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What Are the Most Dangerous Creatures in Oklahoma?

What Are the Most Dangerous Creatures in Oklahoma?

What Are the Most Dangerous Creatures in Oklahoma?

Wanting to visit the Sooner State? Don’t let this list of dangerous creatures keep you from traveling to Oklahoma.

All states have animals that strike fear in visitors, but most of these creatures aren’t as terrifying as people think.

However, you definitely want to know how to react should you encounter one of them.

Let’s dive in!

Most Dangerous Creatures in Oklahoma: Mammals

Let’s first look at three mammals that make our list of the most dangerous creatures in Oklahoma. Mountain lions, black bears, and feral hogs roam the plains and mountain regions. And if you encounter one of these animals, you need to be prepared to act accordingly.

Mountain Lion – Rare and Elusive

Although mountain lions were common centuries ago, they’re much rarer today. They still exist, but the likelihood of seeing one or being attacked by one is very small. As hunters killed most of the deer population, the mountain lions began to disappear as well since deer are their primary food source. In 2020, trail cameras caught a few mountain lions on video, but the animals didn’t interact with humans.

The National Park Service (NPS) says mountain lions are elusive creatures that live alone. The NPS recommends not feeding deer because that invites the deer population to stay close to humans, which could also draw in mountain lions. Don’t hike or run alone and keep your children close when venturing out to places with heavy vegetation or river banks. 

Black Bears – Most Unpredictable Dangerous Creatures in Oklahoma

Unlike the mountain lion population in Oklahoma, the black bear population is growing. According to Oklahoma State University, two populations of black bears are being recolonized in eastern Oklahoma in the Ozark and Ouachita mountains. Since 2011, Oklahoma has allowed black bear hunting from Oct. 1 to early November.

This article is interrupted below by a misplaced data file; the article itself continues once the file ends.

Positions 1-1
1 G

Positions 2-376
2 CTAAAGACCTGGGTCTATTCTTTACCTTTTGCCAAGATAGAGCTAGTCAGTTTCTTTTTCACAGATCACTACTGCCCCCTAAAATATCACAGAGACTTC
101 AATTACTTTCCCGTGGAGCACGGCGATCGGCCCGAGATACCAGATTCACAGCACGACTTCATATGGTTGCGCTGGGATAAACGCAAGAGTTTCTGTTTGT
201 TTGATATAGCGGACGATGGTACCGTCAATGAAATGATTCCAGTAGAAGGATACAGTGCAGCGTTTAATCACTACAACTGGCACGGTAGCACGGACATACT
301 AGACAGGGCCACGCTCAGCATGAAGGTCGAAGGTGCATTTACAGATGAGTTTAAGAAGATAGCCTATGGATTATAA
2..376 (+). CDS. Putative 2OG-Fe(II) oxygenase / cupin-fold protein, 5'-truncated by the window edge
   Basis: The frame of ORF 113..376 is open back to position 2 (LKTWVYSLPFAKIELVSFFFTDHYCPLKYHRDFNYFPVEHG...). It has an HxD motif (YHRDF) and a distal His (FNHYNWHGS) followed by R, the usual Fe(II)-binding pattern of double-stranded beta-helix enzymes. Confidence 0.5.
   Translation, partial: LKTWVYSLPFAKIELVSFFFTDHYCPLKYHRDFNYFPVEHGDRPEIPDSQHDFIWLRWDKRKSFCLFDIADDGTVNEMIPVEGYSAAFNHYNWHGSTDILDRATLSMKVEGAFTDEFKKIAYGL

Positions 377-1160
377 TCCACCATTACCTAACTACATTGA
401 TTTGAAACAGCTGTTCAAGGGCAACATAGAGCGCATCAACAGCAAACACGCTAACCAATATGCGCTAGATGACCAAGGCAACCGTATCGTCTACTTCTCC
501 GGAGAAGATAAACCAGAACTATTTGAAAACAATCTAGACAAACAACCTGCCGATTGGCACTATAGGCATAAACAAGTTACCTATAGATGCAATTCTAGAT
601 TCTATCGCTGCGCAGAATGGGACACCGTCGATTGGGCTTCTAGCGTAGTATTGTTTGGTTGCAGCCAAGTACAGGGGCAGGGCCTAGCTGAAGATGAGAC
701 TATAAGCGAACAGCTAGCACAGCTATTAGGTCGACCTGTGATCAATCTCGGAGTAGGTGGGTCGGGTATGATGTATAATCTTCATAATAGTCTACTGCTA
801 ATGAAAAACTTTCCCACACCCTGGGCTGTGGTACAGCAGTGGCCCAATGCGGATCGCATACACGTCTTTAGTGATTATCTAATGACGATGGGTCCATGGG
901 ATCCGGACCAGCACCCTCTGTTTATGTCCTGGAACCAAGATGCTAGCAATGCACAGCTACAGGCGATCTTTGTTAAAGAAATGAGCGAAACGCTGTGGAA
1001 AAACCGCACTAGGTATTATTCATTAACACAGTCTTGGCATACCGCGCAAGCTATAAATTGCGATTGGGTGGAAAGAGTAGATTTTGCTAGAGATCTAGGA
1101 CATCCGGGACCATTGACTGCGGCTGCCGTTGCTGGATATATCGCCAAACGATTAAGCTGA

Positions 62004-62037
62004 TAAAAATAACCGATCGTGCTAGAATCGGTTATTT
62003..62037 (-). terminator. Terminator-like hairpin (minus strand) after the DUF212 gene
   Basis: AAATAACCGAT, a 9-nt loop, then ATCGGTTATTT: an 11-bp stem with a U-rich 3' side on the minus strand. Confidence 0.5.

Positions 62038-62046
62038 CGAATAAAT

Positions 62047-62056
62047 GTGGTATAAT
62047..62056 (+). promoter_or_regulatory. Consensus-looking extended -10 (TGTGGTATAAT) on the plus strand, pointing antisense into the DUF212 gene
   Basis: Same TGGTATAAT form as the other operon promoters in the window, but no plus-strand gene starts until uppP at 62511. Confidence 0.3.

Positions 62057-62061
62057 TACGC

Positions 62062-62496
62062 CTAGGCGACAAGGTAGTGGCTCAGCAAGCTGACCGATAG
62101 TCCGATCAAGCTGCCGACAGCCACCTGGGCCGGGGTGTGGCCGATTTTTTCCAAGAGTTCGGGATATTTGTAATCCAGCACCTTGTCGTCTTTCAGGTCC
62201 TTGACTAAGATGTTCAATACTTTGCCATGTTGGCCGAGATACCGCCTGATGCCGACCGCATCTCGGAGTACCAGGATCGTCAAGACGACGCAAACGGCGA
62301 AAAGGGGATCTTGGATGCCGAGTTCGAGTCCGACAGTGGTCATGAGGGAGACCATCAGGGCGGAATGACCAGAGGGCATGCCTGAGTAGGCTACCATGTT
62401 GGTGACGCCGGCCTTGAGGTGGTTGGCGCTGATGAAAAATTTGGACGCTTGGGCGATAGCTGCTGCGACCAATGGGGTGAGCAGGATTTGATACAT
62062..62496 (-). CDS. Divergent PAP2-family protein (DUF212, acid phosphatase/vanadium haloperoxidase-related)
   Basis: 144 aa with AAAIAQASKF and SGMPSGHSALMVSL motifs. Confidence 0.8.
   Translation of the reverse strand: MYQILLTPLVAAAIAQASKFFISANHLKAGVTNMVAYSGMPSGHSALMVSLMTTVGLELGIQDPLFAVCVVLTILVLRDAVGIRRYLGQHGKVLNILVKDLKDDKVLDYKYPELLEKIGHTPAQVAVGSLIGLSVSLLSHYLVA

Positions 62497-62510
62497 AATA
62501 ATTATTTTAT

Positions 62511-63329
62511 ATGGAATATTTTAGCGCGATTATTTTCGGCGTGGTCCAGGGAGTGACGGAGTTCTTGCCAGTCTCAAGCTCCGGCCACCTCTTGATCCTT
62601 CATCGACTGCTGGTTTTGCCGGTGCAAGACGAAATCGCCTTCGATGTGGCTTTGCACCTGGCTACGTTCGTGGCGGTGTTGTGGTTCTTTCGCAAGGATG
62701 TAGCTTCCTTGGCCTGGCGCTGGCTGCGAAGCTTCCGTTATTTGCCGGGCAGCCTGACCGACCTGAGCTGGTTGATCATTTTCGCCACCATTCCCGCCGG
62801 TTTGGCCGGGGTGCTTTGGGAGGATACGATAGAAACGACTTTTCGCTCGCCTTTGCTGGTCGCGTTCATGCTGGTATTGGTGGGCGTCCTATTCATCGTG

Unlike other wild animals, black bears are very unpredictable. Even though attacks on people are rare, they do happen and can be deadly.

Hike in groups and never alone. Keep dogs leashed and kids near. Don’t keep food in your tent when camping. Don’t leave food outside your RV. Store any items with smells (deodorant, shampoo, food, etc.) in a vehicle with a hardtop (although bears are known to break windows sometimes) or in a bear-resistant container.

Know Before You Go: Watch this video by the Great Smoky Mountains Association that explains in more detail what to do if you see a black bear.

Feral Hogs – Most Aggressive Dangerous Creature in Oklahoma

Feral hogs have become a concern across the U.S. because of their growing numbers. Most active at night, feral hogs destroy crops and landscapes looking for food. They’re also dangerous to humans. Feral hogs carry diseases they can transmit to other animals and people.

They’re also territorial animals and will act aggressively if you invade their space. They have sharp tusks and can charge at hikers. One of the best suggestions, if you find yourself in a stand-off with a feral hog, is to climb a tree, boulder, or car to get off the ground.

Most Dangerous Creatures in Oklahoma: Snakes

You’re more likely to encounter one of these snake species than a mountain lion or black bear. Make sure you stay alert when you’re enjoying the great outdoors.

It’s best to consider all snakes venomous just to be on the safe side. The natural features of a venomous snake include a diamond-shaped or triangular head, pits below the eyes, and elliptical “cat-like” pupils. Hopefully, you won’t be getting close enough to notice these features, but if you or someone you’re hiking with gets bitten, gathering as much information about the type of snake as possible could save a life.

If you are bitten, try your best to stay calm. Hopefully, you’re traveling with others. Allow them to carry you to safety, so you don’t put pressure on the bite or exert energy trying to walk. Immediately call the Oklahoma Center for Poison and Drug Information at 1-800-222-1222. If you’re having chest pains or difficulty breathing, call 911 and get to a hospital. Don’t ice the wound or try to extract the venom.